In the previous chapter, we discuss compounds of importance. In this chapter, we study some more interesting compounds and their properties. Furthermore, we are learning an element about carbon, which is very important to us in its basic form and composite. Carbon is a versatile element that is the basis for all living things and many things we use. Covalent bonds are formed by the sharing of electrons between two atoms, so that both can obtain a fully filled outer shell. Carbon forms covalent bonds with itself and with other elements such as hydrogen, oxygen, sulfur, nitrogen and chlorine. Organic compounds are classified as saturated and unsaturated carbon compounds. Saturated compounds are single bonded compounds. Unsaturated carbon compounds are double or triple bonded compounds. The saturated compounds of carbon and hydrogen are methane, ethane, propane, butane, pentane and hexane.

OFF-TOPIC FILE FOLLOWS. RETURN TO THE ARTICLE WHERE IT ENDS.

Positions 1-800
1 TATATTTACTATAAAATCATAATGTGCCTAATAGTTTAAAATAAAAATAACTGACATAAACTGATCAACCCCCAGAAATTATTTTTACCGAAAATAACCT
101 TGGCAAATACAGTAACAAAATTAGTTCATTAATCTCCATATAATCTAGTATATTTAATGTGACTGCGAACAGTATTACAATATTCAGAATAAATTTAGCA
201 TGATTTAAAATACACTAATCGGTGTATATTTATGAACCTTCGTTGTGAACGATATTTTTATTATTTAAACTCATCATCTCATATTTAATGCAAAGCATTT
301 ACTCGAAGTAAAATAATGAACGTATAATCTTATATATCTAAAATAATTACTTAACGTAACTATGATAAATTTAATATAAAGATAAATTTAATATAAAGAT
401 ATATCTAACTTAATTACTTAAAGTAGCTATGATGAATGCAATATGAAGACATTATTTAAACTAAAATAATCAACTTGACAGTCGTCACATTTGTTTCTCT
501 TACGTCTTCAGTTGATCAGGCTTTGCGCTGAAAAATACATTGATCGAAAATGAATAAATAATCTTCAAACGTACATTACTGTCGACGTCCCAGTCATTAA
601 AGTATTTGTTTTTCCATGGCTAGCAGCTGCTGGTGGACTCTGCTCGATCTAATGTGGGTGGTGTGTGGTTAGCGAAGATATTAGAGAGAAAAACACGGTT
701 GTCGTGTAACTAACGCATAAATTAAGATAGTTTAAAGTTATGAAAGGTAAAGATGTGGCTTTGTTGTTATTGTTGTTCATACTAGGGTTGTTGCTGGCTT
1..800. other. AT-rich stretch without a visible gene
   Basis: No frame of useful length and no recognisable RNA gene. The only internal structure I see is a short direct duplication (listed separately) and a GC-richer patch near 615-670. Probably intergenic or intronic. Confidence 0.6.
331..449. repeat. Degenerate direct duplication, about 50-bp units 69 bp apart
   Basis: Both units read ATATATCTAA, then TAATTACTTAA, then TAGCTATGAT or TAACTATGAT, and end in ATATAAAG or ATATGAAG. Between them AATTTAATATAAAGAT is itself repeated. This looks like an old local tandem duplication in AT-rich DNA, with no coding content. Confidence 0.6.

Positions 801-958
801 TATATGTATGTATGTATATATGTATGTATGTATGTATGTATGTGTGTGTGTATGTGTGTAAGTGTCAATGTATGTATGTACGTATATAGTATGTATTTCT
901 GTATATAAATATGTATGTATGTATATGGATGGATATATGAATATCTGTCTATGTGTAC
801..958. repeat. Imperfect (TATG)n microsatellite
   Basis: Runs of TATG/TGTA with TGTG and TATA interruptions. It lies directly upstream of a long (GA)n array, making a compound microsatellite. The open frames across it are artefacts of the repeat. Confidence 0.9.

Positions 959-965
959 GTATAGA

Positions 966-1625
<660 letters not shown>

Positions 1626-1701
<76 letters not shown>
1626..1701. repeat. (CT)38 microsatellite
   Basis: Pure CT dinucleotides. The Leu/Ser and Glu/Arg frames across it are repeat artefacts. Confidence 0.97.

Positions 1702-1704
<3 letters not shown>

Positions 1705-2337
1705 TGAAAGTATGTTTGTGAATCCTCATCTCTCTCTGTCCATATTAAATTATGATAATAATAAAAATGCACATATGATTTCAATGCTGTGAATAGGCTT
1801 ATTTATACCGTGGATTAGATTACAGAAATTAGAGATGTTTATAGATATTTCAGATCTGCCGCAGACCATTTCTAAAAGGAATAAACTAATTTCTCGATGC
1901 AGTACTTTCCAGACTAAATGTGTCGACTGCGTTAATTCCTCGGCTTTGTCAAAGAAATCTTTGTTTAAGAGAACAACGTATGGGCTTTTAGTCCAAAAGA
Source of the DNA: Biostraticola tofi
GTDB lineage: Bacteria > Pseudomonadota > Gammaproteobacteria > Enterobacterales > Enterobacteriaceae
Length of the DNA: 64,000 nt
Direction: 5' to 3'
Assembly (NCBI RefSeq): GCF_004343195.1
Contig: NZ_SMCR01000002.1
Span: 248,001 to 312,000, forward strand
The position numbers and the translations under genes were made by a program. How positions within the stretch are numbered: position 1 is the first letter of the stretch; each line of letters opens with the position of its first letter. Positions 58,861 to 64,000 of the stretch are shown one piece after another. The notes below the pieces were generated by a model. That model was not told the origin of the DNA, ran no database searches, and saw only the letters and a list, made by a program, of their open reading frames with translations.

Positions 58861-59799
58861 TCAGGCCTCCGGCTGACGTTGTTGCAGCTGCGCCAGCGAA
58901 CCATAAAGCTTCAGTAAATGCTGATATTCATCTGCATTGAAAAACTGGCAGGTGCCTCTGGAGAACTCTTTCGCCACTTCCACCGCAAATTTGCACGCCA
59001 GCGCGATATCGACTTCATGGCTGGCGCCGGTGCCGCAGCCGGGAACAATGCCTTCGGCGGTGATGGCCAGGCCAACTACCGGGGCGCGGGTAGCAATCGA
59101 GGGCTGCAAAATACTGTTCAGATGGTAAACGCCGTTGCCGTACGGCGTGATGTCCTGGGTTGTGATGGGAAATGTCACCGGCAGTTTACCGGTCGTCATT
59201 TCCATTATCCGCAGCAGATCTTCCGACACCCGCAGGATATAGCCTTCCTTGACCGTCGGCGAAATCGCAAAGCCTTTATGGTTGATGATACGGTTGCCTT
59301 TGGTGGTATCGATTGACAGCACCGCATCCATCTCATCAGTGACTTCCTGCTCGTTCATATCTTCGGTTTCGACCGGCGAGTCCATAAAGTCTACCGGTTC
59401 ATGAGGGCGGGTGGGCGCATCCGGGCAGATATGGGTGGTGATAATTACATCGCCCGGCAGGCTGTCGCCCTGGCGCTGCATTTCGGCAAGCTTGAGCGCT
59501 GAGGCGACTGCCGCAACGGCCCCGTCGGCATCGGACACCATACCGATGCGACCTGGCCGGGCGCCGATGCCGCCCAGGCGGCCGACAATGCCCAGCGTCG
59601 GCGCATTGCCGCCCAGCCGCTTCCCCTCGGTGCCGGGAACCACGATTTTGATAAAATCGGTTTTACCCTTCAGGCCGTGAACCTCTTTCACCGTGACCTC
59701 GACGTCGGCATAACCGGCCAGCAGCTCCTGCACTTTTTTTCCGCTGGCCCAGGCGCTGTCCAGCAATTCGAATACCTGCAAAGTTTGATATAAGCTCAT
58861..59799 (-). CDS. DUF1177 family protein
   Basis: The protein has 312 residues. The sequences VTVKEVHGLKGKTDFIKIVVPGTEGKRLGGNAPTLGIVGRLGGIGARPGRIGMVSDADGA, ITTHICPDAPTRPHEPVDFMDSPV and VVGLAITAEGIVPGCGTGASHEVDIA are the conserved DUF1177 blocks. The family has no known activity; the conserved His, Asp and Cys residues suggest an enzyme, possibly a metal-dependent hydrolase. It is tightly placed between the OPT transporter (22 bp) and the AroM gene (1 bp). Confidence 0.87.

This chapter describes some of the chemical properties of carbon compounds, such as combustion, oxidation, excess reaction, and alternate reaction. Ethanol and ethanoic acid are carbon compounds in our daily lives. Soaps and detergents are studied along with their chemical compositions and properties and their differences are also discussed. Detergents are commonly used to make shampoos and products for cleaning clothes.

Chapter 5 – Periodic Classification of Elements